So here we were with a set of aims and objectives and determined to make a better life for our children, determined that the powers that be realise we were not going away until these aims were achieved and funding found. In one meeting, a manager from social services was making the right sounds but when I asked for his thoughts of how he could help us achieve some of our plans in writing he then said there was no money. Well, we did achieve all of our aims [including] the idea of Direct Payments which could give a person with a disability the opportunity to purchase services which weren't out there to buy.

    So many years later, Matthew now does control his budget and has to employ his own personal assistants (PAs) as there is no agency out there which will enable him to interview and choose who will form part of his team.

    So we are here, which on paper sounds very good but in reality is not an easy job. Matthew was telling me how he not only has to balance the books, which isn't easy, but also manage a team of five PAs, some of whom have been with him through thick and thin for at least 14 years. I think he does a wonderful job - I am sure I could not do it as well as him.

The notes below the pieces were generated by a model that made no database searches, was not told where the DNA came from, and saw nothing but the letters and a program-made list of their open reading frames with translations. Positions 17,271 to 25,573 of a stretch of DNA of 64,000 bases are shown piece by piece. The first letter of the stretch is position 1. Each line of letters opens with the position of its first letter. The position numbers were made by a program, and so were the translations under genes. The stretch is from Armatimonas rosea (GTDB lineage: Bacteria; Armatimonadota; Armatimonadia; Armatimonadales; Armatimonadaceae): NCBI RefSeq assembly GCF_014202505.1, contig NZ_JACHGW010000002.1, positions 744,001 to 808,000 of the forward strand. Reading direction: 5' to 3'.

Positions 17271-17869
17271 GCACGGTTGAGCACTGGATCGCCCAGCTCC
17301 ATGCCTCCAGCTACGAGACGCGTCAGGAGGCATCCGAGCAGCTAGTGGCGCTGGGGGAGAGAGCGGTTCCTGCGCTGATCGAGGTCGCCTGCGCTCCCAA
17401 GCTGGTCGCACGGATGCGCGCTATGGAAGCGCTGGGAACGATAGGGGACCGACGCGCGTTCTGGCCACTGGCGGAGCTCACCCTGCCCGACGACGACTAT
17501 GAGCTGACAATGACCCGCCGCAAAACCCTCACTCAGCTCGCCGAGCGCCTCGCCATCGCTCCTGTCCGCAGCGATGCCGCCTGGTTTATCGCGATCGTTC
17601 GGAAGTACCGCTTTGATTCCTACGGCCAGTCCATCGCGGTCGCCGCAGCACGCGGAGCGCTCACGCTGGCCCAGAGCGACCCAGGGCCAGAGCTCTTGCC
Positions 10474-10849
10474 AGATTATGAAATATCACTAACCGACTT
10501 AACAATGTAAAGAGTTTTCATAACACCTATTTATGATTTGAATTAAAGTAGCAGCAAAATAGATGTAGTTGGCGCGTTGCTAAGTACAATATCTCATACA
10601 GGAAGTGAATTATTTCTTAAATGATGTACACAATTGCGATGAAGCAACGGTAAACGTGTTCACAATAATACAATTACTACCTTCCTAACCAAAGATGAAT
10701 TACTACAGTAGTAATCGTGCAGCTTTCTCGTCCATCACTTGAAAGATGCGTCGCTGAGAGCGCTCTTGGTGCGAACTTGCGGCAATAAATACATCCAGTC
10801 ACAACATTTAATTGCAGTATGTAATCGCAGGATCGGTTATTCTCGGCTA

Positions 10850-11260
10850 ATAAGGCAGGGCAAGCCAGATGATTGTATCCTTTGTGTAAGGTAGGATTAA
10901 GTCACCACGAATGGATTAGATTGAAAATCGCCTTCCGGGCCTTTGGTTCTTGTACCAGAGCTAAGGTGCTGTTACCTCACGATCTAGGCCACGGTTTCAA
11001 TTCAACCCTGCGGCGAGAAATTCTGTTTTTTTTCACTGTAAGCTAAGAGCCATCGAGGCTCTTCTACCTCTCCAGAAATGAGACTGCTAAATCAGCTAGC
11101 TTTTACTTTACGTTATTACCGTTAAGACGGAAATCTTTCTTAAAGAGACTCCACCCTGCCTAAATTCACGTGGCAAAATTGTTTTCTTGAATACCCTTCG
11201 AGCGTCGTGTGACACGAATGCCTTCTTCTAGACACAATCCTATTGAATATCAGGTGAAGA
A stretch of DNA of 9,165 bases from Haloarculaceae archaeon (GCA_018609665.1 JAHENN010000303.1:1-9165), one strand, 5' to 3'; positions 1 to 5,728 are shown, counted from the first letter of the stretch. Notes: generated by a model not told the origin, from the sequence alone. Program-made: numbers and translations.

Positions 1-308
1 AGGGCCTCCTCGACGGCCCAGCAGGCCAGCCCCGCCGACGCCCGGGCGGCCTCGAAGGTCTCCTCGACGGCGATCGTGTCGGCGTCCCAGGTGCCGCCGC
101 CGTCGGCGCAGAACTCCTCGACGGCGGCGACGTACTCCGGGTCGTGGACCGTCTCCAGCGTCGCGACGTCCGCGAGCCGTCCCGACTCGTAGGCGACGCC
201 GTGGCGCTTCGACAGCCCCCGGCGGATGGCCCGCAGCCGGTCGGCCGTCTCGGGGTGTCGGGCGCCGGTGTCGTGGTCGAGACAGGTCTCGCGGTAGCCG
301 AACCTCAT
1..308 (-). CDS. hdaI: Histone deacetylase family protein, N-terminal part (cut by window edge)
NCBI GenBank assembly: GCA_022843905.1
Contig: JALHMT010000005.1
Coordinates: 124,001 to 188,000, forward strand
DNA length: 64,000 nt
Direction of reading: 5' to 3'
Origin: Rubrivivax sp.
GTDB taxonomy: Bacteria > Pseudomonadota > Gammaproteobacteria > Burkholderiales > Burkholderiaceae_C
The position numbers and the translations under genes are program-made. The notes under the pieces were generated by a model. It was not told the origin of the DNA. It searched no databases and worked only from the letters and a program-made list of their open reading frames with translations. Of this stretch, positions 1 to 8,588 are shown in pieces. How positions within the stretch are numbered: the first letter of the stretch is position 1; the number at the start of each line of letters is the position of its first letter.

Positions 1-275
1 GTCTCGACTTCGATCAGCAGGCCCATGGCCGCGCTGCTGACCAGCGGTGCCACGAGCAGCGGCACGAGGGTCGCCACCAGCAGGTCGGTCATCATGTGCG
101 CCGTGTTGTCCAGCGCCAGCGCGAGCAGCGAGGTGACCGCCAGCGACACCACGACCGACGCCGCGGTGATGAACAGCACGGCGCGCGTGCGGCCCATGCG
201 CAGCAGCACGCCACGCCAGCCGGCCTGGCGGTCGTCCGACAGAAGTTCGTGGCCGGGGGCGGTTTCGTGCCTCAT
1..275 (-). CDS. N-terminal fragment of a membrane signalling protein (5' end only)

Matthew can fight his own corner now. The only problem he has is getting managers to understand him when he needs a meeting to iron out any problems. His speech impediment makes this difficult. These are the only times he has to call me to arrange these meetings, which is such a shame as these are the people who should understand him better than most. Greater awareness and understanding from these people would make all the difference in arranging meetings to help him get the support he needs.

    Once arranged, Matthew can manage these meetings better than anyone I know. He will have all the paper work and bank details ready for any questions that may arise. Hopefully, this small amount of insight into one type of care for someone with similar needs might help influence the development of services in the future.